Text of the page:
Concerned Citizens for Animal Welfare of Volusia County, Inc. is a 501-C-3 corporation that was founded in August 2000 by Diane Voigt & Cheryl Robel following the publication of a hard hitting article by Cal Massie in the Daytona News-Journal called "The Truth About Cats and Dogs". In this article, Cal followed Halifax Humane Society staff as they went through the shelter deciding which animals would die that day & which would live at least a little while longer.
The purpose of the article was not to sensationalize the grim task the staff faced that day & every other day as well. Its purpose was to shake the consciousness of every reader to the tragedy of pet overpopulation & the consequences of having more pets than homes where they could be placed. Desperately eager to find some solution to this problem Diane & Cheryl founded Concerned Citizens & set out to invite area veterinarians to participate in Spay Day 2000. Five veterinarians agreed to offer low-cost spay/neuters & on that September day, more than 100 animals were altered. While pleased with the success of Spay Day 2000 Diane & Cheryl realized that a long-term solution had to be found or the numbers of animals killed in our shelters was going to grow each year.
Diane & Cheryl decided to expand the Concerned Citizens core group to include Judy Molinaro, Pat Mihalic, & Michele Pari. Working with us throughout the development process was Becky Wilson (Volusia County Animal Control), Big John (Volusia County Councilman), Roy Schleicher (Volusia Council of Governments), & Mel Stack (President of the Halifax Humane Society). Veterinarians Dr. Tom Freiberg, Dr. James Buck, Dr. Sandy L’Amie & Dr. Kathleen Bartos, and many others provided greatly appreciated assistance & support.
The next step was to approach the Volusia County Animal Control Board to seek their support in coming up with a solution to the overwhelming pet overpopulation problem throughout the county. As a result, a pet overpopulation workshop was held in January 2001 & more than 50 people, representing public officials, animal control officers, veterinarians, animal rescue groups, breeders, & individuals interested in animal welfare attended. While there was more than a little disagreement about the mechanics, there was consensus that any successful solution had to have an aggressive spay/neuter component.
After months of discussions & idea sharing, the Universal Tag County-Wide Spay Neuter Program was born. Under this plan, every resident of Volusia County who had a dog or cat altered would have been eligible to receive a subsidy of up to $42 to offset the cost. The program would be funded through the sale of the universal license tags. Diane, Cheryl and Pat attended countless city and county commission meetings to try to convince all of these entities to work together for the good of the animals and their owners. After years of trying to appease all detractors of the program and to meet the unreasonable city participation quota set by the county attorney, the program finally was placed on the county council’s agenda. Because the quota was not met the merits of the program were dismissed and it failed to pass on the final vote.
Putting the disappointment of the lack of support for the Universal Tag Program behind them, the remaining members of CCFAW decided to take a new direction. They organized charity events to raise money to support a spay/neuter program that provides funding for pet owners who cannot afford to have their pets spayed or neutered and for pet adoptions and rescue.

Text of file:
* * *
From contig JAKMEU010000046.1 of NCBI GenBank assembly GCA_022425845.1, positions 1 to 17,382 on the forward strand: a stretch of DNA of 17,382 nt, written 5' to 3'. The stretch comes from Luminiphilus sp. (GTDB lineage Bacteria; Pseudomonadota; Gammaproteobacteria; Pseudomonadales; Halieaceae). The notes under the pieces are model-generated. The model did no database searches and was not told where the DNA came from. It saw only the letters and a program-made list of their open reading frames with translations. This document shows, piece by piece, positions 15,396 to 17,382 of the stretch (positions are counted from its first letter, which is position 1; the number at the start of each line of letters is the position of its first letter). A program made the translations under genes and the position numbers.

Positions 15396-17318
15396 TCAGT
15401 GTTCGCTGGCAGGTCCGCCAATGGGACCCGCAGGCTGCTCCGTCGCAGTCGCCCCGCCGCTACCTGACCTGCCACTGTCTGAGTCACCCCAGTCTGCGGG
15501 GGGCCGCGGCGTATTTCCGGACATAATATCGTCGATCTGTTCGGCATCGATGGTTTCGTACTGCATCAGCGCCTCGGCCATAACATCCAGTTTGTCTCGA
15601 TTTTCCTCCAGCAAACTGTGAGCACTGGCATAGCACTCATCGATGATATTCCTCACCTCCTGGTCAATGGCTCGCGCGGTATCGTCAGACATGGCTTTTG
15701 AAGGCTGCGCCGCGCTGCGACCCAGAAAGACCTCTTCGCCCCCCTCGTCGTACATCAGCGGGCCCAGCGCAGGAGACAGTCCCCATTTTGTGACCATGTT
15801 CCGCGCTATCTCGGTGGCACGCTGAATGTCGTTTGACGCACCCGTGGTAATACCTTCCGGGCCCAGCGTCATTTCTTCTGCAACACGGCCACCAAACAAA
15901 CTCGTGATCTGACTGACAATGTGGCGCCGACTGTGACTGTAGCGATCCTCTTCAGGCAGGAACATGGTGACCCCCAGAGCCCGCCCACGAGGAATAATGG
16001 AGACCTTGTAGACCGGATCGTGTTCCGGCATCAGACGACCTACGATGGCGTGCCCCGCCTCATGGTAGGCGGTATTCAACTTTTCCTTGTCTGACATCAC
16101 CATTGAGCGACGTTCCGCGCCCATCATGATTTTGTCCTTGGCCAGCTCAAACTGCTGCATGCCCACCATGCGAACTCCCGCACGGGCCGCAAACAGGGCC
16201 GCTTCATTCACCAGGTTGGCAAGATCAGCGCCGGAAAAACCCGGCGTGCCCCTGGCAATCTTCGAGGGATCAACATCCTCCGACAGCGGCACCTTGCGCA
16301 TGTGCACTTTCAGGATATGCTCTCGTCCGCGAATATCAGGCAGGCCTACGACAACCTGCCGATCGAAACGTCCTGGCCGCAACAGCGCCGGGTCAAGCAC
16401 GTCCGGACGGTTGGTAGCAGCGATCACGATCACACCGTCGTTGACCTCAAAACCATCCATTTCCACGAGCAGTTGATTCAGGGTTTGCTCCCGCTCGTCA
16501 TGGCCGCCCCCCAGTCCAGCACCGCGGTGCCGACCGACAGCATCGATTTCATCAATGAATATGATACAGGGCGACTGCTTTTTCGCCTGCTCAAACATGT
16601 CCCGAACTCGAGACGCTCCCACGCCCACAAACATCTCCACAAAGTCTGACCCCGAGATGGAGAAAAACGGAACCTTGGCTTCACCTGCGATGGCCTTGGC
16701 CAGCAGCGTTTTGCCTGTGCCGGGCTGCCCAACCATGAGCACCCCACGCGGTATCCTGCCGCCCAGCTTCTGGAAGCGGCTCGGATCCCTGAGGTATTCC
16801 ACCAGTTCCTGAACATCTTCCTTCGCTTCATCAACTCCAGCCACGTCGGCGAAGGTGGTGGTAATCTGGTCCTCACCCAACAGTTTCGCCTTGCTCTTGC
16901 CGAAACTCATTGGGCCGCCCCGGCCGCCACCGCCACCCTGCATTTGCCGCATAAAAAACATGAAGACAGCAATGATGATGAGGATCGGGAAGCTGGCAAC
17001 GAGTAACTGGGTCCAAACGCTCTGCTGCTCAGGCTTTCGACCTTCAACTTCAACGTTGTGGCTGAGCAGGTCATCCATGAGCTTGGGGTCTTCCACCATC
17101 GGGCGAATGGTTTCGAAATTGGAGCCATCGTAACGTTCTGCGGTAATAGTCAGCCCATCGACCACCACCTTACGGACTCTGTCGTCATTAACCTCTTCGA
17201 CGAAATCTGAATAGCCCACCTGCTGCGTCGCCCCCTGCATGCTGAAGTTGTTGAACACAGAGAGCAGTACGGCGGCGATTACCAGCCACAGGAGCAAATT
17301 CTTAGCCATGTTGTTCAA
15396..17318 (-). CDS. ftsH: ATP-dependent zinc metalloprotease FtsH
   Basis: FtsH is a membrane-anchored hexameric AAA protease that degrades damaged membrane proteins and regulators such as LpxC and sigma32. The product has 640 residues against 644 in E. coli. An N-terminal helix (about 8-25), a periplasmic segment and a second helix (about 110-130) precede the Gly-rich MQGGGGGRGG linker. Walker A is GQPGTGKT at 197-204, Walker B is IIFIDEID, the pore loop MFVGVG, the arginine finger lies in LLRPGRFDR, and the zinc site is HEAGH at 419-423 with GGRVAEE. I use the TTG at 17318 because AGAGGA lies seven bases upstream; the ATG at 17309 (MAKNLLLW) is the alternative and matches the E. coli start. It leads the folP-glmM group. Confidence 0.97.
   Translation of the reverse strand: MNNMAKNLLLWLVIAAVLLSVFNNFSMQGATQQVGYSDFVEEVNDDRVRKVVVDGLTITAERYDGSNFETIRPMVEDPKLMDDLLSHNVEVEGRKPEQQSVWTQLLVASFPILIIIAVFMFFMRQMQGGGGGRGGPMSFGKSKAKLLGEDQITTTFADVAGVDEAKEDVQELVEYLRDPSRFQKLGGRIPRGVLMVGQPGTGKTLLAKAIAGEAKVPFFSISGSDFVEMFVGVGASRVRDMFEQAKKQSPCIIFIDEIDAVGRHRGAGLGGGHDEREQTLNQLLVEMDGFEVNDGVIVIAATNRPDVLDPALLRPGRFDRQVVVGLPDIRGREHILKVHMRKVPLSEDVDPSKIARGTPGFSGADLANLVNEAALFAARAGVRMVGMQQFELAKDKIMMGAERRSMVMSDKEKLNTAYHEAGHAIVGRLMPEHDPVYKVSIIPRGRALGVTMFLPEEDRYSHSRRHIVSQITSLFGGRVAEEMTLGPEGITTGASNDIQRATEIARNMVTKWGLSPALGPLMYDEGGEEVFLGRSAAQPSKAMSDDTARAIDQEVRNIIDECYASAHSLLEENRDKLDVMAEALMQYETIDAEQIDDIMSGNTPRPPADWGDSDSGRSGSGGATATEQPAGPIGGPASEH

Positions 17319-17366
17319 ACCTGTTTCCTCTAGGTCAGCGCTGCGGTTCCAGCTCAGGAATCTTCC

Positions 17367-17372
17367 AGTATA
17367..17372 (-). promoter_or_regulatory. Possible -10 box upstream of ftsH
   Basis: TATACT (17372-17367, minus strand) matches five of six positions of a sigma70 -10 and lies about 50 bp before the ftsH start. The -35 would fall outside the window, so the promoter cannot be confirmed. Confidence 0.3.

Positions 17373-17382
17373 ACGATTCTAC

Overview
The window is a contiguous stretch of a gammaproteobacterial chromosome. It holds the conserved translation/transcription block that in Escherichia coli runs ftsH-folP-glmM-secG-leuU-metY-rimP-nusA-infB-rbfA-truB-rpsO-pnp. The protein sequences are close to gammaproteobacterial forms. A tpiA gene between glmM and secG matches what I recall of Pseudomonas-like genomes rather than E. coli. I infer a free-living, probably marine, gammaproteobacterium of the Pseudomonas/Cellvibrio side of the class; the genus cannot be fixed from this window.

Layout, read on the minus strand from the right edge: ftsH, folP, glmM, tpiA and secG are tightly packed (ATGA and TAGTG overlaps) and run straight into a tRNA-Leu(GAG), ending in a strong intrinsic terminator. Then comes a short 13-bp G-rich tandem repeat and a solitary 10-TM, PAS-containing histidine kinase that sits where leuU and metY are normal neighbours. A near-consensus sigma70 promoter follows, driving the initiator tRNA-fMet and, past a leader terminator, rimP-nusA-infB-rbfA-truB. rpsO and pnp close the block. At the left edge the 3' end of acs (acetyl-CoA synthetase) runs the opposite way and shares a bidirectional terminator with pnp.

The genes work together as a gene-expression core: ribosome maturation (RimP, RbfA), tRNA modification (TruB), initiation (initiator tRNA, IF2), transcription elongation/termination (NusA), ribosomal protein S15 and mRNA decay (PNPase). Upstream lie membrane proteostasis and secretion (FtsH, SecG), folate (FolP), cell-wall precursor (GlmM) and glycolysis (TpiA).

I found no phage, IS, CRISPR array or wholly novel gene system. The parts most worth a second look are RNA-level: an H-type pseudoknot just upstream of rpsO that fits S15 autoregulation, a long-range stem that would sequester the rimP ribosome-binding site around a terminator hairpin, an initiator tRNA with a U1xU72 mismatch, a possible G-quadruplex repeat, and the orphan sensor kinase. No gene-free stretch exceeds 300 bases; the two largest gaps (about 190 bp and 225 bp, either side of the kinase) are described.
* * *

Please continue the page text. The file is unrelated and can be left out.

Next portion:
CCFAW has become the driving force behind the movement towards a “No Kill and No More Homeless Pets Community” where no healthy animal is euthanized.
What We Do
Concerned Citizens for Animal Welfare acts as a catalyst by bringing together the right group of people who will come up with solutions to resolve animal welfare issues. Our main focus is reducing the overwhelming pet overpopulation through affordable, accessible spay and neuter programs. We also find homes for unwanted or abandoned dogs and cats; provide pet food to pet owners who cannot afford to feed their pets; provide medical services to pet owners who cannot afford veterinary care and we deal with specific aspects of any animal problem at hand. We help other rescue groups who depend on our group to take the lead in coming up with a solution for animal issues that involve government agencies and rescue operations. We contact people, organizations and government agencies to obtain the necessary approvals. We provide data & detailed information to the public, government officials, specific interest groups and the media. We make sure that the right information gets to the right people. We act as the spokesperson for all of the animal projects by responding to requests for information and setting up meetings as needed. We follow through on the project from first idea through implementation and operation.
While the animal welfare issues we espouse are those that are overriding and which have community wide impact, we also provide funding for those groups and individuals whose focus is more specific, such as spaying and neutering of companion animals to reduce animal overpopulation, animal rescue, animal adoptions, wildlife rehabilitation and free-roaming, abandoned and feral cat programs (TNR).
We maintain a network of people and organizations involved in animal welfare issues. We bring together those with like concerns so that they might work cooperatively on resolving a specific problem.
We also, organize and participate in fund raising events whose proceeds are used to support our spay and neuter funding program, animal rescue and adoptions, pet food bank and the programs of other worthwhile organizations working towards the same goal of making Volusia County and communities across America “No Kill and No More Homeless Pets Communities”.